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ἑκάστῳ τούτων: viz. τοῖς κάμνουσι, τοῖς ναύταις, and in general the sub jects upon whom the art is exercised. The expression is a little vague (cf. VIII 543 C note) but it is rash and unnecessary to insert εἴδει or write ἑκάστῳ <τῶν εἰδῶν> τούτων, as Tucker recommends.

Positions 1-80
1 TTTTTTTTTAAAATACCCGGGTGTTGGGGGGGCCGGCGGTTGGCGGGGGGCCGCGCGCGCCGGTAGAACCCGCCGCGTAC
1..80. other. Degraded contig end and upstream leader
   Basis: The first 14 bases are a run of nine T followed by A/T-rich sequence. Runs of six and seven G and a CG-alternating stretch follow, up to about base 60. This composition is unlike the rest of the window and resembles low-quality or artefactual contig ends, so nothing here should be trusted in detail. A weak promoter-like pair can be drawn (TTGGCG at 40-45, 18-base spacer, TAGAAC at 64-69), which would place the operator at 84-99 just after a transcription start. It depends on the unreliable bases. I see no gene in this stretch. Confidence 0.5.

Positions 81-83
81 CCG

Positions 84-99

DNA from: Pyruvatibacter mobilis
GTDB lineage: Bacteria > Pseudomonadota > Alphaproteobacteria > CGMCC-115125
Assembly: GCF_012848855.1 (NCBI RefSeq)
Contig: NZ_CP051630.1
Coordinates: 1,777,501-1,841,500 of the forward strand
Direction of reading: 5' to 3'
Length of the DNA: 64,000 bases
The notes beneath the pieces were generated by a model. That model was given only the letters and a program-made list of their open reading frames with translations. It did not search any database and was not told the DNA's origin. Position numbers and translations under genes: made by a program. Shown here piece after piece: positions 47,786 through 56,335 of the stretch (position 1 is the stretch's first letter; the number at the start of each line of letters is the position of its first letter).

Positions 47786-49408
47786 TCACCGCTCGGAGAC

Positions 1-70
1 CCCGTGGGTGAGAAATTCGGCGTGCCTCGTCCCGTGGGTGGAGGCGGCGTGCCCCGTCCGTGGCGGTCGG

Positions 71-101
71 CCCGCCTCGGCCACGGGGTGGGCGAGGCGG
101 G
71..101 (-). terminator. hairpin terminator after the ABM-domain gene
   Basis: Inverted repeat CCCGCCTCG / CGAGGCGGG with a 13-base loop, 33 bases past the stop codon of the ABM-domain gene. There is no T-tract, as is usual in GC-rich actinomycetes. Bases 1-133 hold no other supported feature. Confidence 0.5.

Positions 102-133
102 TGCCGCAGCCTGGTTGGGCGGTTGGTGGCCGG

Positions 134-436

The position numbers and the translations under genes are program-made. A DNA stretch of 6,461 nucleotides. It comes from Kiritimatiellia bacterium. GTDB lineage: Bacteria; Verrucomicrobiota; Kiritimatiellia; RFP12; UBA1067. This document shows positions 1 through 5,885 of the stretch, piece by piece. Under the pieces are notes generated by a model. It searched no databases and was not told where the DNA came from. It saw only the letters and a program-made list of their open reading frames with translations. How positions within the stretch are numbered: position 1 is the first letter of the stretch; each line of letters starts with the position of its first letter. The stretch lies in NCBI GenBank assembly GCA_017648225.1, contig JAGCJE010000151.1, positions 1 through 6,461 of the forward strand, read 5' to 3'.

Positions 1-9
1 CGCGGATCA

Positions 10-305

ἆῤ οὖν -- τελέαν εἶναι. I have retained this reading, in deference to the MSS, but it is open to grave objection. As the sentence stands, the meaning is that every art (as well as every object of an art—this is implied by καί) has one συμφέρον, viz. to be as perfect as it can, but no other. In the sequel this is interpreted to mean that no art needs any additional ἀρετή; since it is (qua art) perfect already: οὔτε γὰρ πονηρία οὔτε ἁμαρτία οὐδεμία οὐδεμιᾷ τέχνῃ πάρεστιν κτλ. (342 B). But the words of the sentence ἆρ᾽ οὖντελέαν εἶναι have to be taken very loosely in order to admit of this interpretation. We must suppose them equivalent to ‘No art has a συμφέρον of its own, unless you are to call the fact that it is perfect its συμφέρον.’ If Plato had written the passage as it stands in q and in the margin of Flor. U (both MSS probably of the fifteenth century), it would be open to no objection: ἆρ᾽ οὖν καὶ ἑκάστῃ τῶν τεχνῶν ἔστι τι ξυμφέρον ἄλλο <οὗ προσδεῖται>, <ἐξαρκεῖ ἑκάστη αὐτὴ αὑτῇ, ὥστε> τι μάλιστα τελέαν εἶναι; This reading was adopted by Bekker, and by Stallbaum in his first edition; and a careful study of the whole passage confirms the judgment of Schneider, “Platonem non solum potuisse, sed etiam debuisse vel haec ipsa vel consimilia scribere.” The same sense, expressed more briefly, may be obtained by the insertion of δεῖ before εἶναι: ‘has every art also a ξυμφέρον besides (i.e. besides the ξυμφέρον of its object), or must it be as perfect as possible?’ <*>κάστην does not require to be repeated any more than in 346 A below. The alteration is very slight; for δεῖ εἶναι, δεῖναι may have been written by mistake and δ afterwards ejected.

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